William Hill hit with record fine after customer bets £23k in 20 minutes
William Hill has been hit with a record £19.2m fine after allowing gamblers to fritter away tens of thousands of pounds on bets within minutes of opening an account.
An investigation by the Gambling Commission found William Hill, owned by London-listed 888 Holdings, was guilty of a series of social responsibility and anti-money laundering (AML) failures.
The lapses were so serious that the regulator considered stripping William Hill of its operating licence.
888 said that the problems pre-dated its ownership of the business.
It acquired William Hill’s non-US operations from Las Vegas casino operator Caesars Entertainment in a deal worth £2bn last year.
Failures included allowing one customer to open a new account and spend £23,000 in 20 minutes, another to open an account and spend £18,000 in 24 hours, and a third to spend £32,500 over two days – all without any checks.
AML failures included letting customers deposit large amounts without carrying out appropriate checks: one was able to spend and lose £70,134 in a month, another lost £38,000 in five weeks, and another spent £36,000 in four days.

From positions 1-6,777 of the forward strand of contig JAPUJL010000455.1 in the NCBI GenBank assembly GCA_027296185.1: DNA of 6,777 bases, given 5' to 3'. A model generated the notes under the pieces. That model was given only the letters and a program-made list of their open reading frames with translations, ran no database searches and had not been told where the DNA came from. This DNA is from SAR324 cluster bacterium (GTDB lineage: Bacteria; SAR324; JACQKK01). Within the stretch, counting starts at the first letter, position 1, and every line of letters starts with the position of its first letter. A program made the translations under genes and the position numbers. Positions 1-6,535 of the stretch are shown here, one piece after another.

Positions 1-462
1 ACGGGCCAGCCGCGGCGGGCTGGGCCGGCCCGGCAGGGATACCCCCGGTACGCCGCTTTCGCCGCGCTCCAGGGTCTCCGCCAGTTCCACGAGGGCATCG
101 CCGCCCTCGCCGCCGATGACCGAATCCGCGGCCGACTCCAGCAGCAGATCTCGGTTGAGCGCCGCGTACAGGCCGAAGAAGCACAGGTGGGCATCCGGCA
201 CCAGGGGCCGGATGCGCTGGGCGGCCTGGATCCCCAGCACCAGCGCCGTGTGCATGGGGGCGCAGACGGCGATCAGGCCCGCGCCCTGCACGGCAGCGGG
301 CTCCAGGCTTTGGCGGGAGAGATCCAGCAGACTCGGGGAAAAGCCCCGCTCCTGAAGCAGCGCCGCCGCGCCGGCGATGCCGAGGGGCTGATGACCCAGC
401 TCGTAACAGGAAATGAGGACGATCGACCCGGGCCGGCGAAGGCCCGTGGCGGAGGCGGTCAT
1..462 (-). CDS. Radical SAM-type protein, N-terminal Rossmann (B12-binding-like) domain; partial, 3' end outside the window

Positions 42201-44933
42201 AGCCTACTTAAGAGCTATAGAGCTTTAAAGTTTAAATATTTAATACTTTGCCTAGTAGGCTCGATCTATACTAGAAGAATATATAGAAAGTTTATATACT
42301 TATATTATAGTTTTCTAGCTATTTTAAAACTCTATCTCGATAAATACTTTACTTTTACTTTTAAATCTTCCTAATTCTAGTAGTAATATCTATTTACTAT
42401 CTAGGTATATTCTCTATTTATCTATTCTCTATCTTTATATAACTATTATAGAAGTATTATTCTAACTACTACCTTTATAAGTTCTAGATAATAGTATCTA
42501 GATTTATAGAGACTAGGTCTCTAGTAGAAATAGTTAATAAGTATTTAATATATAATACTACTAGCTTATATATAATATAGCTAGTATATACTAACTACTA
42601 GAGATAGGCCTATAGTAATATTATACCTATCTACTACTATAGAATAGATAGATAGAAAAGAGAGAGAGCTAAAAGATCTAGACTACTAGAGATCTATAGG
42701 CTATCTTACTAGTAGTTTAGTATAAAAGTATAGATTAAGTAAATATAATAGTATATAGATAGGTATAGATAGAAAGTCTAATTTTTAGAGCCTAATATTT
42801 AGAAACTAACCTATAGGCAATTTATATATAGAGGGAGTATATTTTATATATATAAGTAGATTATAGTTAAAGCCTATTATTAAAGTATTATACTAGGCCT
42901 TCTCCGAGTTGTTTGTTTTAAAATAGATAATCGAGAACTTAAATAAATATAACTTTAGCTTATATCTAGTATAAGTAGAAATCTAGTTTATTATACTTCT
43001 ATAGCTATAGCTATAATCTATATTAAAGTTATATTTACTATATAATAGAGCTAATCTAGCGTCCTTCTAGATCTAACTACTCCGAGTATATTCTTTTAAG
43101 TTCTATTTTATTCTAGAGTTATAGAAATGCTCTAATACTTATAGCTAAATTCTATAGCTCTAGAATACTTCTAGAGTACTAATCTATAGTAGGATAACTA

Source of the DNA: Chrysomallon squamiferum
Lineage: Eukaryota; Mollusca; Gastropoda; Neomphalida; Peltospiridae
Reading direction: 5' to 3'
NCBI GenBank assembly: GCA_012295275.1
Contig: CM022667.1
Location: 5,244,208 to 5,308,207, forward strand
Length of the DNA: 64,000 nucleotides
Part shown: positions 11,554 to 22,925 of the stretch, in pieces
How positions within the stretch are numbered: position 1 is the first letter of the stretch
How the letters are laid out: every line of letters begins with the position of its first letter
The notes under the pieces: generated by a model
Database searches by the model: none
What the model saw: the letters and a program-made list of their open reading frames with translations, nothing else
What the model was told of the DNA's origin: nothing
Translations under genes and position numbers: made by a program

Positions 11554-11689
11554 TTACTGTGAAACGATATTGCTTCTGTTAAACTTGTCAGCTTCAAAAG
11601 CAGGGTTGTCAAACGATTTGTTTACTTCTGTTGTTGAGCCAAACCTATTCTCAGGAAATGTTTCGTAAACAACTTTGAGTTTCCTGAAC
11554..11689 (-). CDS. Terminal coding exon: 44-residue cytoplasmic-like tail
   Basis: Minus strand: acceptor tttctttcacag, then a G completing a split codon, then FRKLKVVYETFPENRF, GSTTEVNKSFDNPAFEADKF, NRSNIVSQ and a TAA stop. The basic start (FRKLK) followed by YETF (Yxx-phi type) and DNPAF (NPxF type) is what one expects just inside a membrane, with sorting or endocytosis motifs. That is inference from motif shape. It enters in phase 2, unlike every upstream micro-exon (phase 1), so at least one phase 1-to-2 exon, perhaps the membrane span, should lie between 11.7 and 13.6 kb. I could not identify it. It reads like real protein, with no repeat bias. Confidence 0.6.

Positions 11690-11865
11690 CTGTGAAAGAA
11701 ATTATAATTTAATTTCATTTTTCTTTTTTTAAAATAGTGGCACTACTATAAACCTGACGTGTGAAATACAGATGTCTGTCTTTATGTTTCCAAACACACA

Gambling Commission chief executive Andrew Rhodes said: "When we launched this investigation the failings we uncovered were so widespread and alarming serious consideration was given to licence suspension.
"However, because the operator immediately recognised their failings and worked with us to swiftly implement improvements, we instead opted for the largest enforcement payment in our history."
A spokesman for 888 said: "The settlement relates to the period when William Hill was under the previous ownership and management. After William Hill was acquired, the company quickly addressed the identified issues with the implementation of a rigorous action plan.
"The entire group shares the Gambling Commission's commitment to improve compliance standards across the industry and we will continue to work collaboratively with the regulator and other stakeholders to achieve this."
The previous largest fine handed out by the Gambling Commission was a £17m action taken against Entain in August last year.